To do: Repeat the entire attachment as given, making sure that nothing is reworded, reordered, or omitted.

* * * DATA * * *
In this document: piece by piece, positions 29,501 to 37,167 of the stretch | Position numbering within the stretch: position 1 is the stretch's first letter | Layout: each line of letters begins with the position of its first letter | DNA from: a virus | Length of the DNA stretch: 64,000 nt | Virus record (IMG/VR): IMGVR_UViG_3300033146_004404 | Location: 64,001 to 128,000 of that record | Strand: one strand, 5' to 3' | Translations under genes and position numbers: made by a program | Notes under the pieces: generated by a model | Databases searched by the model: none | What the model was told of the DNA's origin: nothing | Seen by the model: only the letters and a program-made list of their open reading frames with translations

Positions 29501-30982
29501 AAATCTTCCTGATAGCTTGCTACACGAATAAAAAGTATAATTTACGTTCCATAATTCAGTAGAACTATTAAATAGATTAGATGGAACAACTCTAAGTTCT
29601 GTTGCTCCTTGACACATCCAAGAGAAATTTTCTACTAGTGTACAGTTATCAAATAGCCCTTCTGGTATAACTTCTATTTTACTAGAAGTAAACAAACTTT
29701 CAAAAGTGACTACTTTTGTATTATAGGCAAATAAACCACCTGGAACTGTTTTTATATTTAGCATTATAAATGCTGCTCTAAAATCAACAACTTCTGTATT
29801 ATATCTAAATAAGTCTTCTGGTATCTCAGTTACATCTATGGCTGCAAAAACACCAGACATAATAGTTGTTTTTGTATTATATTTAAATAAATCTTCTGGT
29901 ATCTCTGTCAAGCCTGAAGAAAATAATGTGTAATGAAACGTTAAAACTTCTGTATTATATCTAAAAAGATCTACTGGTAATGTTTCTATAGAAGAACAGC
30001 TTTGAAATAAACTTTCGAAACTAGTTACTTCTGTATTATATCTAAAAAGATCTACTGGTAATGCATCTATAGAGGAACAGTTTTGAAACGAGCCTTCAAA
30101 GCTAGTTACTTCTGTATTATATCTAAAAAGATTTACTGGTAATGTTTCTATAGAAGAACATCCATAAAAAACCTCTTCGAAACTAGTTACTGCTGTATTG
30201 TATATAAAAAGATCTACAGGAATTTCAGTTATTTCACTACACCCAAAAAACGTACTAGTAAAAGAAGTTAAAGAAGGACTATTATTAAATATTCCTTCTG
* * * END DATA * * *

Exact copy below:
In this document: piece by piece, positions 29,501 to 37,167 of the stretch | Position numbering within the stretch: position 1 is the stretch's first letter | Layout: each line of letters begins with the position of its first letter | DNA from: a virus | Length of the DNA stretch: 64,000 nt | Virus record (IMG/VR): IMGVR_UViG_3300033146_004404 | Location: 64,001 to 128,000 of that record | Strand: one strand, 5' to 3' | Translations under genes and position numbers: made by a program | Notes under the pieces: generated by a model | Databases searched by the model: none | What the model was told of the DNA's origin: nothing | Seen by the model: only the letters and a program-made list of their open reading frames with translations

Positions 29501-30982
29501 AAATCTTCCTGATAGCTTGCTACACGAATAAAAAGTATAATTTACGTTCCATAATTCAGTAGAACTATTAAATAGATTAGATGGAACAACTCTAAGTTCT
29601 GTTGCTCCTTGACACATCCAAGAGAAATTTTCTACTAGTGTACAGTTATCAAATAGCCCTTCTGGTATAACTTCTATTTTACTAGAAGTAAACAAACTTT
29701 CAAAAGTGACTACTTTTGTATTATAGGCAAATAAACCACCTGGAACTGTTTTTATATTTAGCATTATAAATGCTGCTCTAAAATCAACAACTTCTGTATT
29801 ATATCTAAATAAGTCTTCTGGTATCTCAGTTACATCTATGGCTGCAAAAACACCAGACATAATAGTTGTTTTTGTATTATATTTAAATAAATCTTCTGGT
29901 ATCTCTGTCAAGCCTGAAGAAAATAATGTGTAATGAAACGTTAAAACTTCTGTATTATATCTAAAAAGATCTACTGGTAATGTTTCTATAGAAGAACAGC
30001 TTTGAAATAAACTTTCGAAACTAGTTACTTCTGTATTATATCTAAAAAGATCTACTGGTAATGCATCTATAGAGGAACAGTTTTGAAACGAGCCTTCAAA
30101 GCTAGTTACTTCTGTATTATATCTAAAAAGATTTACTGGTAATGTTTCTATAGAAGAACATCCATAAAAAACCTCTTCGAAACTAGTTACTGCTGTATTG
30201 TATATAAAAAGATCTACAGGAATTTCAGTTATTTCACTACACCCAAAAAACGTACTAGTAAAAGAAGTTAAAGAAGGACTATTATTAAATATTCCTTCTG